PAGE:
An economic impact report on the 2019 Rugby World Cup confirms the 44-day event was the success organizers were hoping it would become when Japan was named host.
The report, which was done by Ernst and Young and released Wednesday by the tournament organizing committee, revealed the first RWC in Asia bore fruit in many areas and had a significant impact on Japan’s economy.
Alan Gilpin, the tournament director for 2019, was unreserved in his praise, saying coming to Japan “turned out to be perhaps one of the greatest decisions” that World Rugby, the sport’s global governing body, has made yet.
“The 2019 Rugby World Cup was a success in every level,” Gilpin said during a webinar on Wednesday. “(It was) ground-breaking, record-breaking, and game-changing.
“These compelling outcomes for the host nation and for rugby clearly demonstrate why the Rugby World Cup is a low-investment, high-return proposition (for) the unions and governments.
“And who knows? Maybe Japan will (host) it again.” According to the report, 99 percent of the tickets were sold, exceeding the 98 percent figure for the 2015 World Cup in England.
The final total, however, was 1,718,176 tickets, which failed to surpass the tallies from 2015 and from the 2009 RWC in France, the report said.
But the economic spillover impact was the highest in RWC history at ¥646.4 billion, supported by robust spectator spending.
Of the ¥388.9 billion spent by spectators, 53.8 percent (¥348.2 billion) was credited to fans coming from abroad who spent an average of 16 nights in Japan (versus 13 in England) and ¥686,117 each.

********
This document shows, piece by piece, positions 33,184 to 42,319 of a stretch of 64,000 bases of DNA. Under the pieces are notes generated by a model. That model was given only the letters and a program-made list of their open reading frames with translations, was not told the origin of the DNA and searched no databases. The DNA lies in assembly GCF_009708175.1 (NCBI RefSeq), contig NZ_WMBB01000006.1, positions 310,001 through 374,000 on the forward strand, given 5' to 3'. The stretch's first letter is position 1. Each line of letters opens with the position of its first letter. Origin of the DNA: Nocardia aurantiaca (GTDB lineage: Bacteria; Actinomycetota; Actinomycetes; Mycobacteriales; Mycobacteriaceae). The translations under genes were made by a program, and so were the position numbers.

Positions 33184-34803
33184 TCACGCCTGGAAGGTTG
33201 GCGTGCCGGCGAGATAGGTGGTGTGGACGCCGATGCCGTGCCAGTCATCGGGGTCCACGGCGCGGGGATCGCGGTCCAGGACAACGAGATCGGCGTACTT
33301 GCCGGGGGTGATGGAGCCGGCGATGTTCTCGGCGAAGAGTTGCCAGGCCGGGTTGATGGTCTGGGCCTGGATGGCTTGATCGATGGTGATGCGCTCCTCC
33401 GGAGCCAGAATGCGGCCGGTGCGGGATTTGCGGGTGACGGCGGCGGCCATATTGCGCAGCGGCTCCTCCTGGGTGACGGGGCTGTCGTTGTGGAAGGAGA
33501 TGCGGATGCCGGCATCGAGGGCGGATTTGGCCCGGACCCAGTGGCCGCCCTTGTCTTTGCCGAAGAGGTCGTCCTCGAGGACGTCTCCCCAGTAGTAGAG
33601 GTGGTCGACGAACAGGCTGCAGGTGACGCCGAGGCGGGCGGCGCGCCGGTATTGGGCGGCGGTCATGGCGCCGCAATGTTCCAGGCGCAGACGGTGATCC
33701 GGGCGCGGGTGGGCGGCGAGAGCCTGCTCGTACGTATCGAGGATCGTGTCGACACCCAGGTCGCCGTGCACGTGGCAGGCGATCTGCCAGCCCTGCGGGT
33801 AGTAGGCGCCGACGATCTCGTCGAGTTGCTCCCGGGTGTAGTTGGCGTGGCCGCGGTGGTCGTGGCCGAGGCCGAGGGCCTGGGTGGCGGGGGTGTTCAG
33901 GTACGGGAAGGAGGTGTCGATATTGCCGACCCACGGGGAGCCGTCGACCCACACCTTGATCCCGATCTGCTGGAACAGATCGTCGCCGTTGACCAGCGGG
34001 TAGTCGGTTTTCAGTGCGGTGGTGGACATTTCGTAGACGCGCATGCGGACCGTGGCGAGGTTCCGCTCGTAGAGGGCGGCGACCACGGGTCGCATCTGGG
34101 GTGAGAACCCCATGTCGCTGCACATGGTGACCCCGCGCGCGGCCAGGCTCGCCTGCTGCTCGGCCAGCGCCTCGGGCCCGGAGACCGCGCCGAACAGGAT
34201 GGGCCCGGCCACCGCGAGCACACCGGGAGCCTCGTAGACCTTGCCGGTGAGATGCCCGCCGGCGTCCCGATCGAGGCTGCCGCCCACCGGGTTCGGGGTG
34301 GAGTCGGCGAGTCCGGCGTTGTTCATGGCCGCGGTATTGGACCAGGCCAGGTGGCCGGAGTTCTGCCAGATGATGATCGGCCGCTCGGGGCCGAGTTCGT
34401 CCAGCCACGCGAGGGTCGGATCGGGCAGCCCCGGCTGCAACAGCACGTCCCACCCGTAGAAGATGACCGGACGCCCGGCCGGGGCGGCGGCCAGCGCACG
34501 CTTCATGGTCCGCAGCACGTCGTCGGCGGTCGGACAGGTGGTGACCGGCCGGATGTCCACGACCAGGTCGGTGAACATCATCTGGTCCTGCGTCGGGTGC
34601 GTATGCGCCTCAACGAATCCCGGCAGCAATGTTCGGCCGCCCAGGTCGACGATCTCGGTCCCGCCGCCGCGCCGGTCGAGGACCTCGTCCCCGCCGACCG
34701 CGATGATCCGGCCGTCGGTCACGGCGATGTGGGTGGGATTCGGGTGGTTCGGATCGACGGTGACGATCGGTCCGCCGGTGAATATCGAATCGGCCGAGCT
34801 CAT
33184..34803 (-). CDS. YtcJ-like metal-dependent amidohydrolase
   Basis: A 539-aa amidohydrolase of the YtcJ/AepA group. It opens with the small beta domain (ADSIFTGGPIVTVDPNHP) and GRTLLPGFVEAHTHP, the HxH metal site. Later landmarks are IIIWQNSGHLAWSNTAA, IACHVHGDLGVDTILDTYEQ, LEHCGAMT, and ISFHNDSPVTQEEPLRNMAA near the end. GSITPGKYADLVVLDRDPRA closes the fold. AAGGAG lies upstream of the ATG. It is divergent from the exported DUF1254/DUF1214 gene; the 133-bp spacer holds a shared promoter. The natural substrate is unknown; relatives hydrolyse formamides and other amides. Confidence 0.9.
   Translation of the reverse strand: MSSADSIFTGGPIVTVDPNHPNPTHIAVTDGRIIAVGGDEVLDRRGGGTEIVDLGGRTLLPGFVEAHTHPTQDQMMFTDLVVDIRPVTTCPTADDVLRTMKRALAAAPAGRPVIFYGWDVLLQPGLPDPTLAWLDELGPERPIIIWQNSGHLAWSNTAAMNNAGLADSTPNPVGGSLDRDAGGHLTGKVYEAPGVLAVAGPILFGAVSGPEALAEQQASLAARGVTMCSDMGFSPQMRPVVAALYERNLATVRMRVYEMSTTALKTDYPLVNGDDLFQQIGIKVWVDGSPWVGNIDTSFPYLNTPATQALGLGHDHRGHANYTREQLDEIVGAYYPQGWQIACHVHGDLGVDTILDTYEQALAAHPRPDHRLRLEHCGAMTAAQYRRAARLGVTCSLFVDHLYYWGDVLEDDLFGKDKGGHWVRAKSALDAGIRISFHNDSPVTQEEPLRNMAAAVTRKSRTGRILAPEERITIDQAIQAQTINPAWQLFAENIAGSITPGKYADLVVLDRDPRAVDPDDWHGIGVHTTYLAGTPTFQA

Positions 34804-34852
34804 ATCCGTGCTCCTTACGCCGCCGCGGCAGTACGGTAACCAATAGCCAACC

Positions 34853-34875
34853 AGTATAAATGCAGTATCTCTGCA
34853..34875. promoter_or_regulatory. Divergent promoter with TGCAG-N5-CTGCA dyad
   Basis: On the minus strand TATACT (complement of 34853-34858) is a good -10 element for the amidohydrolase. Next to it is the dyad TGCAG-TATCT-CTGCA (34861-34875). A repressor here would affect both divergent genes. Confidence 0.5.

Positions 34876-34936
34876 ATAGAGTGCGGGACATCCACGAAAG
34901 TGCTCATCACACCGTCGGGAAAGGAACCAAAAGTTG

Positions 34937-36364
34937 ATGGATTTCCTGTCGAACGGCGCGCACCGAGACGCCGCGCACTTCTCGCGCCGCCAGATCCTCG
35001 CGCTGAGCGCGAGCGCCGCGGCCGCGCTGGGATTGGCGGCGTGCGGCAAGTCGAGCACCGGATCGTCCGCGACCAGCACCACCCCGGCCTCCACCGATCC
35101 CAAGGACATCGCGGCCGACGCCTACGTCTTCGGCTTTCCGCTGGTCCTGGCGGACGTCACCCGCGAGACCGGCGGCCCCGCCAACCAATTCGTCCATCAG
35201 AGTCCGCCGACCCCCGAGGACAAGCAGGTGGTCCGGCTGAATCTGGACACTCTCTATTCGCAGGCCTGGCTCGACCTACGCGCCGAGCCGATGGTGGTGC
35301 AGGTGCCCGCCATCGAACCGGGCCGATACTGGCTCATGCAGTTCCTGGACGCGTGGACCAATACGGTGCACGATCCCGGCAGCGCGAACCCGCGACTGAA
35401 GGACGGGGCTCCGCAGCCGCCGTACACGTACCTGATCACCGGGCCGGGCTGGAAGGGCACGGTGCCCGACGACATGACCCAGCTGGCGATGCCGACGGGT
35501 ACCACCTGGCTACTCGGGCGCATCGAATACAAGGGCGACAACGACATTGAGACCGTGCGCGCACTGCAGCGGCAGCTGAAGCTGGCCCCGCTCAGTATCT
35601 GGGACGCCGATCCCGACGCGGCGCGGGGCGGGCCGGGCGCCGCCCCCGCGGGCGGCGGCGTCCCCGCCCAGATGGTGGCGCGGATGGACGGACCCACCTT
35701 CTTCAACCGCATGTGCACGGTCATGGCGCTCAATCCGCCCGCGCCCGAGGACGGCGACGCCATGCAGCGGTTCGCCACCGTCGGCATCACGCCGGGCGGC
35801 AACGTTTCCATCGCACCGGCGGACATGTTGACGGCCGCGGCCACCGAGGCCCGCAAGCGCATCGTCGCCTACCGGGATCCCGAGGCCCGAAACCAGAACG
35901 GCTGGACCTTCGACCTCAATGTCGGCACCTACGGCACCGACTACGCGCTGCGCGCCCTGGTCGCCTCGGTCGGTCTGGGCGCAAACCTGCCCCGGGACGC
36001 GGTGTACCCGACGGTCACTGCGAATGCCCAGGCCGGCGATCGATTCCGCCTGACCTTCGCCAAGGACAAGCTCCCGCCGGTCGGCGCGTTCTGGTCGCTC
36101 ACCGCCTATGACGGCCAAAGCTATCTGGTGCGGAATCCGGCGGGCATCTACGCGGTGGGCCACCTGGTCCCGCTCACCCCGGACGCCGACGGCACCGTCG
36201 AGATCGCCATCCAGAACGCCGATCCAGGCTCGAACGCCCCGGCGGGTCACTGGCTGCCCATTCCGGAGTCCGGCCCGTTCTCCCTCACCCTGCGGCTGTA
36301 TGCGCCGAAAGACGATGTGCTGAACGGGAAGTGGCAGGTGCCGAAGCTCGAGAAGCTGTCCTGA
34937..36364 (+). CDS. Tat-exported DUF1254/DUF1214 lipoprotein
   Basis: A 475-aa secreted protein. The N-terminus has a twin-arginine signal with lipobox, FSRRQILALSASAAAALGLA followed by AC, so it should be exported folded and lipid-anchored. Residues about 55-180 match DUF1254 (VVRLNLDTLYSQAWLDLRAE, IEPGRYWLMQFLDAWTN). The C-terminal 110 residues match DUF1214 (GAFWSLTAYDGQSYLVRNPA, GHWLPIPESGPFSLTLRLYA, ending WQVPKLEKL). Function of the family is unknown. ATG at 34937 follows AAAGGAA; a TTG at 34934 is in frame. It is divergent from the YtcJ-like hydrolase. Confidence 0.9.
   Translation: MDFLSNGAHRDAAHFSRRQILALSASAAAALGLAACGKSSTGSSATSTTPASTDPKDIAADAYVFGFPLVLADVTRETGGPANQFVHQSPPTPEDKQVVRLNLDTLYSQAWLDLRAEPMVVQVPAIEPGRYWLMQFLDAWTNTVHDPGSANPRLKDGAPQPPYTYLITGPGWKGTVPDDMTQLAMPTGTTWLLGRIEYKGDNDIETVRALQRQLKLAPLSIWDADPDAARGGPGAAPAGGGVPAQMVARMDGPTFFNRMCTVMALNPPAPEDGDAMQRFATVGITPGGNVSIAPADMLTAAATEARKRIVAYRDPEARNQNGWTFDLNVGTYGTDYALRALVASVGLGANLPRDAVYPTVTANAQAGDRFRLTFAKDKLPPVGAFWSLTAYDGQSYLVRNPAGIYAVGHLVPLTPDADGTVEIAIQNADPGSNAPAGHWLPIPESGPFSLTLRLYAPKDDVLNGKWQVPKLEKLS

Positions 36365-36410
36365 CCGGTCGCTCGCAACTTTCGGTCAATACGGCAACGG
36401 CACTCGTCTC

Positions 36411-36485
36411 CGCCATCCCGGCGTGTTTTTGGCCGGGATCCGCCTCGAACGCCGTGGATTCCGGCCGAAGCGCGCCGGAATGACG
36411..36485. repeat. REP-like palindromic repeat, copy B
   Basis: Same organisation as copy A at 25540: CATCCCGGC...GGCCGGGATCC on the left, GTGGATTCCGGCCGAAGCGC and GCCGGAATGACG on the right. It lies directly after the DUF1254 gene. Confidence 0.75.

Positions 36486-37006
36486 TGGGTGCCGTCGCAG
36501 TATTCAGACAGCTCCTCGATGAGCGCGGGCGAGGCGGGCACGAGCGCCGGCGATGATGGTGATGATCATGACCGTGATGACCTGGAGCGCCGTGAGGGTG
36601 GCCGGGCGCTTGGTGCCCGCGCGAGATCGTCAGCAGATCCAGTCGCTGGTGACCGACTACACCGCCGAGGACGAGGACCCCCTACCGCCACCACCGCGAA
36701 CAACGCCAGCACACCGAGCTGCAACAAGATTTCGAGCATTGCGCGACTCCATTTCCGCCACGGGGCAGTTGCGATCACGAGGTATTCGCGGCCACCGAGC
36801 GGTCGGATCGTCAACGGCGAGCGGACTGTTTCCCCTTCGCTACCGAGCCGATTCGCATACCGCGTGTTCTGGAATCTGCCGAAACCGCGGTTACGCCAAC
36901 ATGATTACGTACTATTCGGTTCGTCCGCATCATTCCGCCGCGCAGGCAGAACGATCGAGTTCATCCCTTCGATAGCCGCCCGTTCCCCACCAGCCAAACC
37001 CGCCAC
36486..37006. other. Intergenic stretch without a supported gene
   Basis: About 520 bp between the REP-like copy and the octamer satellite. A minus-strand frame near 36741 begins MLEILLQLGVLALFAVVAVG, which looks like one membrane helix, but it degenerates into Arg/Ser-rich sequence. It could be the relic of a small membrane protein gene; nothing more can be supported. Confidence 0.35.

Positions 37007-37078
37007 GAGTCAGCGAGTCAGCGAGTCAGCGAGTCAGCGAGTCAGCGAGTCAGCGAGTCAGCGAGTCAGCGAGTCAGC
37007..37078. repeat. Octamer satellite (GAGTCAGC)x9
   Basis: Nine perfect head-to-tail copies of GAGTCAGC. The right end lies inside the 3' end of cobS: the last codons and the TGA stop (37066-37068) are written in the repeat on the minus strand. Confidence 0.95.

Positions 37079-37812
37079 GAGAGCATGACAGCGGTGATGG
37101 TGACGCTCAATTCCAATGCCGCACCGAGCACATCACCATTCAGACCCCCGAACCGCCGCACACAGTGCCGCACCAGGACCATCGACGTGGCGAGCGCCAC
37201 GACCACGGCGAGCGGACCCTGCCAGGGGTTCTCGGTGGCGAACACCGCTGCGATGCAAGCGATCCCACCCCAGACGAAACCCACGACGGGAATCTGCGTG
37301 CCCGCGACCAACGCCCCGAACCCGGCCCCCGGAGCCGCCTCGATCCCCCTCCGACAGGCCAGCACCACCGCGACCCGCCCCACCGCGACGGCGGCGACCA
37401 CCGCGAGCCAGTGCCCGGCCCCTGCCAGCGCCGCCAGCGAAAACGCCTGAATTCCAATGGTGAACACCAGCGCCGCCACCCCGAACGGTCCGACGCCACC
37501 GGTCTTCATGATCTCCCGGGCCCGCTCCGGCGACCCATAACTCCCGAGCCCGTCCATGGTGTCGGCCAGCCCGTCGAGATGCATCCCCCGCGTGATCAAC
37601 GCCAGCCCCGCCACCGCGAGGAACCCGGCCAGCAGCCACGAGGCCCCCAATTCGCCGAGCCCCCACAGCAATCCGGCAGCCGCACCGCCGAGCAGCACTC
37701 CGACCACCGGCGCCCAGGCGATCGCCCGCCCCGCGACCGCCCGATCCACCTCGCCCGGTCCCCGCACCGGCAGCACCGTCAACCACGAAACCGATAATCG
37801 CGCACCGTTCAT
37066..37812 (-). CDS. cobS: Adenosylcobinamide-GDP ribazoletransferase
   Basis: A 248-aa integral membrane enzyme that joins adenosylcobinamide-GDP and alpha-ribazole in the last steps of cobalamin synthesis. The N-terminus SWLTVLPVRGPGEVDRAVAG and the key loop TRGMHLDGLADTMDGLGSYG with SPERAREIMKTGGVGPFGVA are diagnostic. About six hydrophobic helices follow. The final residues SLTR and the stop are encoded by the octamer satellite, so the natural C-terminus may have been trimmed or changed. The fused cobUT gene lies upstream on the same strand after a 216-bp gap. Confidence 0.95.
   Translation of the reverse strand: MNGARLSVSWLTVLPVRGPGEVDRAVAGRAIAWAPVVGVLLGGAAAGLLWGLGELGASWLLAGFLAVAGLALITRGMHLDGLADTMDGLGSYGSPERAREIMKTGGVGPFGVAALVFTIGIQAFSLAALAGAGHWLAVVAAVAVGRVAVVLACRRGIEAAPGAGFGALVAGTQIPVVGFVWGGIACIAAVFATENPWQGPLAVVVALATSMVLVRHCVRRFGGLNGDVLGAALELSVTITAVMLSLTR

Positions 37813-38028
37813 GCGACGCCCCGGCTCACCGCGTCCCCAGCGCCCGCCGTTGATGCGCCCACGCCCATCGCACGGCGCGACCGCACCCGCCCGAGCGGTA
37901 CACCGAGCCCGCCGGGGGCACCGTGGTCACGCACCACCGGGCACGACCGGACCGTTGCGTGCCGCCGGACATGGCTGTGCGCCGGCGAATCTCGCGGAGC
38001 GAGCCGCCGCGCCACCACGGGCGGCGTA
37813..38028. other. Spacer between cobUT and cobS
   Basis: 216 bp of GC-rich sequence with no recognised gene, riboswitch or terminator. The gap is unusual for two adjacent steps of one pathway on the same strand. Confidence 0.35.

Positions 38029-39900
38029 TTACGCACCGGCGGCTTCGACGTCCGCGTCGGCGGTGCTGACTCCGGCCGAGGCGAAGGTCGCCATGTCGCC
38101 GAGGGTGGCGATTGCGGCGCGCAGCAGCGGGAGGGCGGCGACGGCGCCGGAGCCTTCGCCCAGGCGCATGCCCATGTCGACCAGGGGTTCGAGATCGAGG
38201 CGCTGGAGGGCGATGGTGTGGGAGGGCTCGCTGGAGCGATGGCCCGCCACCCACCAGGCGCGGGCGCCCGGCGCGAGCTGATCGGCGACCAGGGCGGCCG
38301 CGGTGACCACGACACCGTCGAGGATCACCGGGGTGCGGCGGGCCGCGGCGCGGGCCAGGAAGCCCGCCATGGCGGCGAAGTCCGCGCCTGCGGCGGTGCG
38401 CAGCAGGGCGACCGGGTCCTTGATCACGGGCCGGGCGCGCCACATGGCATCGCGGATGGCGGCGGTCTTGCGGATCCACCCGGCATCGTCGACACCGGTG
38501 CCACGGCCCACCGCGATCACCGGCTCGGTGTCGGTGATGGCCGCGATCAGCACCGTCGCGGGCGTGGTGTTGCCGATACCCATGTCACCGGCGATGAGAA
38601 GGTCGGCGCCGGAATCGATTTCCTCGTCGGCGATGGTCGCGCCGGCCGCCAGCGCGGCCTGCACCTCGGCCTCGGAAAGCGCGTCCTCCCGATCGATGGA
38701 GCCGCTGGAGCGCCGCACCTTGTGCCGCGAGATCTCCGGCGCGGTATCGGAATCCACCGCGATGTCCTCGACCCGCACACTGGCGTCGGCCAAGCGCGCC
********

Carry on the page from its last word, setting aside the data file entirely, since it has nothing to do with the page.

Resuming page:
An estimated 242,000 people visited Japan for the tournament, with around 131,000 from Europe and 54,000 from Oceania.
Roughly 60 percent were visiting for the first time. Of that group, 75 percent of those surveyed said they’d “absolutely want to come again.” The ninth Rugby World Cup also attracted many niwaka (casual supporters), whose presence caused them to become a buzzword during the event.
As for domestic spectators, the report said that 40 percent were “people who had never before watched rugby or rarely watched it” and that 35 percent “rarely or infrequently attended or watched in the past.” An estimated 75 percent of this group were niwaka, the report said.
The impact report also added that Japan’s unprecedented run, reaching the knockout stage for the first time, helped raise local interest and that these new rugby fans contributed to the record-breaking ticket sales ratio.
Of all domestic fans who bought tickets through the official RWC site, 52 percent were noncore fans.
Stadium attendance hit 1.704 million, less than the total number of tickets sold because of the cancellation of three matches due to Typhoon Hagibis.
Television and internet coverage of the matches also produced surprising gains, the report said, noting that RWC-related TV broadcasts drew 857.28 million viewers, up 26 percent from 2015.
Digital viewing skyrocketed. Videos on social media during the event were played 2.04 billion times — six times more than in 2015.
Japan Rugby Football Union President Shigetaka Mori promised the JRFU would continue to work hard to make the sport more popular by capitalizing on the progress built during last fall’s 44-day extravaganza.
“If we have a chance, we would like to make a bid for another Rugby World Cup,” Mori said. “And we would like to form the (national) team that can win it all there.”